Your account

Praying Women - How to Pray When You Don't Know What to Say

Praying Women - How to Pray When You Don't Know What to Say
Like many of us, Sheila Walsh found prayer a challenging element of her faith, especially in the darker seasons of her life. ‘Because prayer is so central to faith,’ she says, ‘we think we’re supposed to know what we’re doing, and because of that, we’re often afraid to ask questions. But we all have them.’
Praying Women is a practical and personal look at prayer in the midst of storms, celebrations, and life’s everyday challenges. Anne Rogers asked Sheila some questions about her journey as a praying woman.
What made you decide to write this book, and make it so personal? Your last book It’s Okay Not to Be Okay was also a very personal book. Why do you feel that you are now being called to write books which reveal so much of yourself?
When Paul wrote to the church in Thessalonica he said this: ‘Just as a nursing mother cares for her children, so we cared for you. Because we loved you so much, we were delighted to share with you not only the gospel of God but our lives as well,’  1 Thessalonians 2:8 (NIV).
I have used that as a template for ministry for some time, I share the good news of the gospel and my own life as well. I think it’s easy to assume that because someone is on a platform or writes books that they are somehow struggle-free, but that’s not my story. I want women to know that when hard things hit, Christ is near. It’s tempting to question our faith when we don’t get the answer we’ve been praying for but Christ never promised us an easy life, He promised us His presence in the best days and in the hardest.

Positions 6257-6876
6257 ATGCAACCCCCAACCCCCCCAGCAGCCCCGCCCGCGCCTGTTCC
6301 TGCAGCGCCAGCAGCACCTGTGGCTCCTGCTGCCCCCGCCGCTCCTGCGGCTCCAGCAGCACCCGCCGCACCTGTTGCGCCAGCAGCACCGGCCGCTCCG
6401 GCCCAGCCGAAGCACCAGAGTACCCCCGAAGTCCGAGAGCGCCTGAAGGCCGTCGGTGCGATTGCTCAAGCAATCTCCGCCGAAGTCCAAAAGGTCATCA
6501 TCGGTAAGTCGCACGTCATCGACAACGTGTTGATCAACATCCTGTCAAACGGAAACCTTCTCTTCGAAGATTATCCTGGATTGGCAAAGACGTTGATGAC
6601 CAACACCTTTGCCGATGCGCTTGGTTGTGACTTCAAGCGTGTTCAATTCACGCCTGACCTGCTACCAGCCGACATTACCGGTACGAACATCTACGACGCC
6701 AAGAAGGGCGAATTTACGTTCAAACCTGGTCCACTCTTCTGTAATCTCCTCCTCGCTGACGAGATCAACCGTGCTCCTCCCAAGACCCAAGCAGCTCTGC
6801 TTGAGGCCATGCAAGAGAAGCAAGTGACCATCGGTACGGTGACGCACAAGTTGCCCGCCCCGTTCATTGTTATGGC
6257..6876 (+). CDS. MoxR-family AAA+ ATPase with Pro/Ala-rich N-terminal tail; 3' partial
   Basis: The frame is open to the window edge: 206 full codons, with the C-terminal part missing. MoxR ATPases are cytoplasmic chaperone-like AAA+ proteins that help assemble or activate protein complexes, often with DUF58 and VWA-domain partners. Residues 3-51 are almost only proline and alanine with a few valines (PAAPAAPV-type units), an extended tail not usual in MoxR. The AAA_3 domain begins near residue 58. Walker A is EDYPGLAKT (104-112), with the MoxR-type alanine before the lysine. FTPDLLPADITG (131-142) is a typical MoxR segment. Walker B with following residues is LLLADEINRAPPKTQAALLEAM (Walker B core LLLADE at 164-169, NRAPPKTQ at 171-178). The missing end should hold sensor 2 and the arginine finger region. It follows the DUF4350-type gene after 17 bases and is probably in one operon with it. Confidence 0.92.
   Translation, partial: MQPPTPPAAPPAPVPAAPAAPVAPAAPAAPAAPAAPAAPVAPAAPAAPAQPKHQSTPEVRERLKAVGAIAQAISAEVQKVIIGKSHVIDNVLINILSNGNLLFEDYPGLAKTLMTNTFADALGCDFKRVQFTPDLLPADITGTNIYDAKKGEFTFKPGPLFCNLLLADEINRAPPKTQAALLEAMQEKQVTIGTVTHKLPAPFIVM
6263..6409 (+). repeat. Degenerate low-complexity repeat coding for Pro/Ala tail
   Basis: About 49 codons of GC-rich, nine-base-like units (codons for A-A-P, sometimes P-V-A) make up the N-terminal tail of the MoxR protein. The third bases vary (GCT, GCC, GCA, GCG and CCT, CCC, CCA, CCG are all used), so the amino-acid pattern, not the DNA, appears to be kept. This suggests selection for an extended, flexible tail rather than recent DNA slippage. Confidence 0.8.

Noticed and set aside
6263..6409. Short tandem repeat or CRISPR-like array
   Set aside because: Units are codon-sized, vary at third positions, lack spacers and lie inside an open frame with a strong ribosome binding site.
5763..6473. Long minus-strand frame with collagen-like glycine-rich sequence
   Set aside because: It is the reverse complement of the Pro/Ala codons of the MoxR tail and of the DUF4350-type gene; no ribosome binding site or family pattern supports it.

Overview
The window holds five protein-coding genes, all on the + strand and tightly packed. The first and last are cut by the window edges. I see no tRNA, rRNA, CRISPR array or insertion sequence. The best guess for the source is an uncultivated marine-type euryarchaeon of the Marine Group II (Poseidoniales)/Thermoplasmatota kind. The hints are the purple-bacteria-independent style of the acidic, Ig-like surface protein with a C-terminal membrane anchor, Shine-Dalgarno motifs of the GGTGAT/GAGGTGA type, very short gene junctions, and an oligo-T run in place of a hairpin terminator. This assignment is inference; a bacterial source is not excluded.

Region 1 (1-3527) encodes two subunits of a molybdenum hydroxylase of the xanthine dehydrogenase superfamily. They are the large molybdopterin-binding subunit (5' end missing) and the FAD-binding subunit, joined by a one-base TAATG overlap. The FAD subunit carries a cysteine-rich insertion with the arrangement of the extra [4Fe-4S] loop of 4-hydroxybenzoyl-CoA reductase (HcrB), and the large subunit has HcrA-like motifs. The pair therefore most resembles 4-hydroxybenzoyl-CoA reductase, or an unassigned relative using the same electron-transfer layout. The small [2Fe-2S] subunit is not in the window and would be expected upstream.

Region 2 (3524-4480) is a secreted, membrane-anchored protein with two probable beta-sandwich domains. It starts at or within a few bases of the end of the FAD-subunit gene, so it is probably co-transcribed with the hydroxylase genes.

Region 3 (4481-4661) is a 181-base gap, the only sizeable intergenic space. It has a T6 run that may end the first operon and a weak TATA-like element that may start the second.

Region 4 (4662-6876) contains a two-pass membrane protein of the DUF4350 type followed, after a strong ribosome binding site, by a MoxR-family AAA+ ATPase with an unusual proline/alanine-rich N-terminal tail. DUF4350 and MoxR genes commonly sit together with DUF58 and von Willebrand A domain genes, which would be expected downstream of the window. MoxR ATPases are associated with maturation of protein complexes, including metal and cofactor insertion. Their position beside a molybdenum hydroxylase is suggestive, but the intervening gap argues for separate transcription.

You researched this book for over two years. In that time, what was the one element which impacted you the most, and has that changed how you pray now?
One of the things that continues to impact my life is understanding that the Church through the ages has used God’s Word as a prayer book. The Psalms in particular give words to our deepest pain and our greatest joys. No matter what you are walking through right now you will find yourself in the Psalms. David and the other authors didn’t hold back from God. If they were angry, they brought that to Him. If they were afraid, they brought their fear, happy, they brought their joy. I have learned to process my pain in the presence of God. 
You talk in the book about talking to God in a natural and relational way, and about how prayer has changed you. Do you think that process has accelerated through writing this book, and how do you think spending so much more time focusing on prayer has changed you?
Two years of research and study has had a profound impact on my life and on my prayer life in particular. I was raised in a small Baptist church on the west coast of Scotland where I was taught to have a “quiet time”, a time each day to pray and read my Bible. Prayer was on my to-do list, like brushing my teeth or doing my homework. Prayer is no longer something on a to-do list, it’s now on my “who I am” list. It’s not something to get done but rather an ongoing conversation with my heavenly Father.
I was interested in the chapter on praying through the Psalms. How do you tie in using Scripture to guide your prayers, and praying liturgical prayers which are very familiar, with very conversational prayers?